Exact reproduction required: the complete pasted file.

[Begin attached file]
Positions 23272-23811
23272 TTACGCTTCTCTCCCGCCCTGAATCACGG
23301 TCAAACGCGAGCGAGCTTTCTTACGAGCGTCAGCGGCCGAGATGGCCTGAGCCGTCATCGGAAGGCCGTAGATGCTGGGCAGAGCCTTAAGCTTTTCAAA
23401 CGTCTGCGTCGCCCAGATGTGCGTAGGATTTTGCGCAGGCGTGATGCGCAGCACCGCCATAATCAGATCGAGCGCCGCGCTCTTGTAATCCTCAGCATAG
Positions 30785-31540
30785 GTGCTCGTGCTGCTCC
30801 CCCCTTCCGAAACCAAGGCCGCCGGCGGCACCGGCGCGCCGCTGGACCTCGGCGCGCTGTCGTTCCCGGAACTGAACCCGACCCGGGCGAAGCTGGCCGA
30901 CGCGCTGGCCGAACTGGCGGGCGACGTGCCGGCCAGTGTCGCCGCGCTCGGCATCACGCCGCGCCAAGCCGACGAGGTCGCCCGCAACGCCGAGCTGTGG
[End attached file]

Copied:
Positions 23272-23811
23272 TTACGCTTCTCTCCCGCCCTGAATCACGG
23301 TCAAACGCGAGCGAGCTTTCTTACGAGCGTCAGCGGCCGAGATGGCCTGAGCCGTCATCGGAAGGCCGTAGATGCTGGGCAGAGCCTTAAGCTTTTCAAA
23401 CGTCTGCGTCGCCCAGATGTGCGTAGGATTTTGCGCAGGCGTGATGCGCAGCACCGCCATAATCAGATCGAGCGCCGCGCTCTTGTAATCCTCAGCATAG
Positions 30785-31540
30785 GTGCTCGTGCTGCTCC
30801 CCCCTTCCGAAACCAAGGCCGCCGGCGGCACCGGCGCGCCGCTGGACCTCGGCGCGCTGTCGTTCCCGGAACTGAACCCGACCCGGGCGAAGCTGGCCGA
30901 CGCGCTGGCCGAACTGGCGGGCGACGTGCCGGCCAGTGTCGCCGCGCTCGGCATCACGCCGCGCCAAGCCGACGAGGTCGCCCGCAACGCCGAGCTGTGG